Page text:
In 2015, he decided to give it a break and left the company. After sitting at home for two weeks watching the grass grow, he decided it was time to get up and go. It was then he formed Pinnacle Risk Management as a company which would focus on – you guessed it – providing a protection service for high risk freight classified as valuable and vulnerable cargo. He opened the company in October 2015 and in January 2016, signed up his first client – a well-known transport company delivering liquor into townships.
“My years of experience in serious and violent crime combined with my 16 years in the telemetry industry gave me a good understanding of what we could do to bring together the best features to find a solution. The vehicles were being hijacked and the liquor was being stolen and looted and it wasn’t long before we got to the situation where not one bottle was stolen and not one truck hijacked,” says Gobey.
The word got out and it wasn’t long before other transport companies started signing up for his services. The success was noted and it was thus that in 2017, he was approached by CSG Holding Group – who wanted a security cluster in their suite of services – with an offer to purchase the company. The rest is history and the organisation is now driving well into the future. In fact, Gobey proudly says that his division grew 400% in its first year – and all concentrated on the trucking industry.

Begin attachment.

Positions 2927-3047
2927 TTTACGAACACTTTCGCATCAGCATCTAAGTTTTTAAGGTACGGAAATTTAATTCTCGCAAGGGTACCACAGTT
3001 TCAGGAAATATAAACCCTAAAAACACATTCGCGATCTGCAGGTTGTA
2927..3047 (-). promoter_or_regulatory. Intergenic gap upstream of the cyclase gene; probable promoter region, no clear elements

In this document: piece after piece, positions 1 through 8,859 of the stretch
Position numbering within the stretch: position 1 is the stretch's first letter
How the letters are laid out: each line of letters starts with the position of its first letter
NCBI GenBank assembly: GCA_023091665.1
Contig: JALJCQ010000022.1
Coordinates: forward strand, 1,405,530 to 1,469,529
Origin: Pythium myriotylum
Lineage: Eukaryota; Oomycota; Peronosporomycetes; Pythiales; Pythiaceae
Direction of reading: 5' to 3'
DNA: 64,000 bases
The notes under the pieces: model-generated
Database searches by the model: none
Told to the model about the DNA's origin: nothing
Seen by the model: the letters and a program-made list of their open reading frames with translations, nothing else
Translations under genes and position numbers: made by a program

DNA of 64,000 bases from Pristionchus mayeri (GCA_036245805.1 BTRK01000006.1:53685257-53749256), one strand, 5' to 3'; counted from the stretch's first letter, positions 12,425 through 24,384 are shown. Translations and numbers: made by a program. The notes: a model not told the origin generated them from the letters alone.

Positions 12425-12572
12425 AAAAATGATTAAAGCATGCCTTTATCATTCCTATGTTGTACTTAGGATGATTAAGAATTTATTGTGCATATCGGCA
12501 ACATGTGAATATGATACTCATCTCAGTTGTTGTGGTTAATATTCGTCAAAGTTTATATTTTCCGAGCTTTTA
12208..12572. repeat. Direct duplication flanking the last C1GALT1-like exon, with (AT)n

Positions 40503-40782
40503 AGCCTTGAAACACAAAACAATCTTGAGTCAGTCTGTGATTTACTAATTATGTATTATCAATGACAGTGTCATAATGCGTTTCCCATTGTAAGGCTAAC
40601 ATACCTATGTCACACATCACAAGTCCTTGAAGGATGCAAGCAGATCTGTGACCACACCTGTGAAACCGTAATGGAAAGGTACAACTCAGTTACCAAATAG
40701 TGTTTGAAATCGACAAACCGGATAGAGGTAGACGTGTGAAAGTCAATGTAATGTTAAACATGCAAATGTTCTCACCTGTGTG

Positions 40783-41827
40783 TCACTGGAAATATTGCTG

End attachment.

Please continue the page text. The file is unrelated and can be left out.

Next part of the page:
Without giving away too much, Pinnacle Risk Management identifies every possible point of risk that potentially exists on a truck’s route from A to B – and that includes the warehouse, the driver, the vehicle, the route and even the delivery point. It then builds up what Gobey calls an Information Security Management System which incorporates all the areas of risk.
Once that is structured and the potential risks are identified, they then harness together all available resources such as electronics, telematics, mobile devices and other aids to minimise and manage the risks. And if one area of risk involves putting on-the-ground manpower and surveillance, then so be it. Linked into all this is a wide-spread intelligence network which feeds information into the system. There is also a predictability factor that come into every crime scene which is also taken into account. This is based on historical data, records, experience, information received, previous crime acts and other sources.
Good news for companies which have their own telematics system supplier is that nothing gets changed as Pinnacle Risk Management works with all systems.
FleetWatch is loath to go into details of the methods for fear of revealing too much but suffice to say that this is a new approach to fighting truck crime and it is working – and is necessary for according to Gobey, the crime syndicates of today are extremely sophisticated compared to those of the past. “Containers of goods are even being stolen off ships and loaded onto the syndicate’s trucks at the harbour,” he says.
We all know how crime has escalated over the past years – and in many instances has become more violent. Security is a vexing issue for most transporters and knowing there is a company like this out there to help, has got to be a comfort. FleetWatch certainly welcomes it with open arms.